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THE "WAR ON TERROR" TEN YEARS ON

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Message Carlo Ungaro

Rome (Italy) October   13, 2011

 

 

Afghanistan and Iraq: the "War on Terror" ten years on.

 

The long, poignant period of reminiscence which led up to and beyond the tenth anniversary of "9/11", and, of course, the subsequent invasion of Afghanistan, could have been an occasion for objective analysis of that event's impact, and an evaluation of its consequences after a decade. Unfortunately the circumstance also gave rise to a renewed spate of statements still imbued with whining and/or truculent rhetoric, understandable perhaps in the immediate aftermath, but totally useless and, indeed, perilous today.

Few have pointed out that, by transforming what was basically a criminal act of enormous impact into an "act of war", our leaders   contributed to the creation of an authentic "Clash of Civilizations" atmosphere of which we shall continue to pay the consequences for many years to come.

The Empire of Japan's 1941 attack on Pearl Harbour was certainly an act of much greater international relevance and significance than the terrorist attack on the Twin Towers. Ten years later, however, in December 1951, I do not recall President Truman   officiating a ceremony on the site of the attack. For this reason I strongly fear that   by underscoring the "dastardly deed" aspects of the event, and thus fanning a generalised feeling of distrust and hatred towards Islam and its adherents, no progress will be made   towards what, in reality, ought to be uppermost on most peoples' minds nowadays: no longer "revenge", but "dignified exit" from a stagnant and potentially dangerous situation.

There have been some attempts at analyzing the mistakes committed by   the "West" after September 11th. It is difficult to single out the one greatest error, but it is easy to recall the sense of horrified disbelief when   "respected" western leaders,  referring to the ill - fated Afghan campaign, and, with even greater emphasis, to the totally unrelated   and unjustified invasion of Iraq, coined and used the expression "war on terror", apparently unaware of its irrationality and of the potential risks such superficiality entailed.

It is not without a sense of deep embarrassment that one recalls the   clumsy attempts made to equate the post 9/11 situation to the events of September 1939, pointing to public ignominy those who favoured "appeasement" with Saddam Hussein -- who had nothing to do with the attacks -- and subtly (and not always subtly) comparing the active western leaders to Churchill or Roosevelt, often getting historical facts   grievously mixed up in the process.

An estimated 100,000 civilian and over 6000 "allied" combatant deaths later, it would appear difficult to draw anything but a bleak picture of the damage brought about by the unbelievable hubris which   animated those who took such fateful, unwarranted and unwise decisions after the Twin Towers' attack.   The fact is that a military struggle so rashly named as a "war on terror" can never be won: the last terrorist will not appear out of nowhere, hands up shouting for mercy in the best Hollywood war movie tradition.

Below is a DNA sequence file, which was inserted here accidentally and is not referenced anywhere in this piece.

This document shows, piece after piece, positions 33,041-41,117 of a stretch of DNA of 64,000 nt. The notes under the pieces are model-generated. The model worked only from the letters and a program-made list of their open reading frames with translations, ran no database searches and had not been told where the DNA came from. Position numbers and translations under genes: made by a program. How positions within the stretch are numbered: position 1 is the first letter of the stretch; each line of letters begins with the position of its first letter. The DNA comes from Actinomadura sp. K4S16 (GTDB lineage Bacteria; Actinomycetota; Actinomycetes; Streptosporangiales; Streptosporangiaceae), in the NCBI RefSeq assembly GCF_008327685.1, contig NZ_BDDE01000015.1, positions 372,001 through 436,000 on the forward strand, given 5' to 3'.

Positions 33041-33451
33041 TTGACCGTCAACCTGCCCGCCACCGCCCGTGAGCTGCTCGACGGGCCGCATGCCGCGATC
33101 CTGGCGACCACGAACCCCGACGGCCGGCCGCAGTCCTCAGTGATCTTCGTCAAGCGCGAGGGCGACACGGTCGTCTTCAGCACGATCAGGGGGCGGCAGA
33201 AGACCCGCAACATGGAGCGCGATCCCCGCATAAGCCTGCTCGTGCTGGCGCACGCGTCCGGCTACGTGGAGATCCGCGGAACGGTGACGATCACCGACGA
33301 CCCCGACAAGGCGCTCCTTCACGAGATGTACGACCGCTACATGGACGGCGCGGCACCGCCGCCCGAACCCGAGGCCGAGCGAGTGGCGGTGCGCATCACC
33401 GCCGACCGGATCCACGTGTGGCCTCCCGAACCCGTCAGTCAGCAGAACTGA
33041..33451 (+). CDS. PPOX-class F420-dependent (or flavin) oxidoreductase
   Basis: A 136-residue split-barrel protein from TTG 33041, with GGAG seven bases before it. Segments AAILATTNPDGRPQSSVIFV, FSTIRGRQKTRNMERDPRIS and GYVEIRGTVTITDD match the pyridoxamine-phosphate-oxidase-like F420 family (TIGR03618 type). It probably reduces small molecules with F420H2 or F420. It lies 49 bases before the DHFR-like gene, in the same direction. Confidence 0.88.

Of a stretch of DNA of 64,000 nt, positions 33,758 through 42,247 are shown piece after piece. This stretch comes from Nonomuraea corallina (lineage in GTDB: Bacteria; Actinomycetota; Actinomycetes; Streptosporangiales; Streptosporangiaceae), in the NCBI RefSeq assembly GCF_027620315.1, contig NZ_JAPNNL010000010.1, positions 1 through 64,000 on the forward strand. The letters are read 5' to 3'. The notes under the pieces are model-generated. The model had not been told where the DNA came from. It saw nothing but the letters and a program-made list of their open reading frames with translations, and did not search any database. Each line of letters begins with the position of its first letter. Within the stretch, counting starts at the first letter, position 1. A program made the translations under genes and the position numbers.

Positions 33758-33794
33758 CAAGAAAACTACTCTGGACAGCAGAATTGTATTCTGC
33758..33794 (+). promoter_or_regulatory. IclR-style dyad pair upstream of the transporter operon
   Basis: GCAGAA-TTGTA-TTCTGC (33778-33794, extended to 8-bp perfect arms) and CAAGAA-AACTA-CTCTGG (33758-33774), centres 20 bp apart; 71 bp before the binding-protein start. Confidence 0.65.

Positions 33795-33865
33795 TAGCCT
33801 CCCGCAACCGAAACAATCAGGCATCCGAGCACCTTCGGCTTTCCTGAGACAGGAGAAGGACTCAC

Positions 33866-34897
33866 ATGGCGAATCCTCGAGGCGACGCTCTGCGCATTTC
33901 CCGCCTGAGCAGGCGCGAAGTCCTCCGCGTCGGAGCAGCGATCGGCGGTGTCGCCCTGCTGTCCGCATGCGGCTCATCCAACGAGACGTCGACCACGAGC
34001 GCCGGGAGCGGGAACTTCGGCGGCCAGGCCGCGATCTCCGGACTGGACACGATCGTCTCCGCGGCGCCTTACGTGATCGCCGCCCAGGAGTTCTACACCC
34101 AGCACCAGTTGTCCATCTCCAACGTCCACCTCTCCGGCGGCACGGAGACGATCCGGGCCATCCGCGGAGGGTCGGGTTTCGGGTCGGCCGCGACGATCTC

Above all, the assertion that, thanks to this military folly, the world is a "safer place" today is substantially false and totally misleading.

Indeed, the military action both in Afghanistan and in Iraq led to terrorist attacks in Spain, in the United Kingdom, in India and elsewhere, and if   greater tragedies have been prevented it is due not to the results of military victories but to the greater attention on security made necessary by a visibly growing danger of terrorist attacks.

The answer lies in trying to understand where all this has brought us, and to attempt to identify the least damaging way forward..

There have recently been several well targeted and certainly deftly timed attacks in Kabul, including those on the U.S. Embassy and the "C.I.A.. Headquarters", as well as the assassination of former president Rabbani.   These acts, carried out by the Taliban or by other probably more aggressive and better organised entities, are clear messages aimed at those NATO   countries most active in Afghanistan indicating that the time is long overdue for a level-headed, unemotional analysis of all the fundamental mistakes   made   both in the immediate aftermath of the 9/11 shock and in later   moves aimed at enhancing the Western military presence   where it is neither needed nor welcomed.

The escalation of Drone attacks, and the building up of "secret" Drone centres in this and other areas will enhance the aggressive stance of the insurgents and   create a legacy of resentment which will endure long after   the actual fighting has ceased. As the balance of initiative keeps shifting in favour of the insurgents, and public opinion in the NATO countries   develops a growing hostility towards the expense and the human sacrifice this military action entails, the latitude for a satisfactory negotiated settlement keeps diminishing, and the unanswerable question remains on what the original "war aims" were to begin with and what they have in common with today's confused enumeration of asserted objectives.

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I am a former, now retired, senior Italian diplomatic officer. I have spent many years (over 25) in Central Asia (sixteen in Afghanistan).
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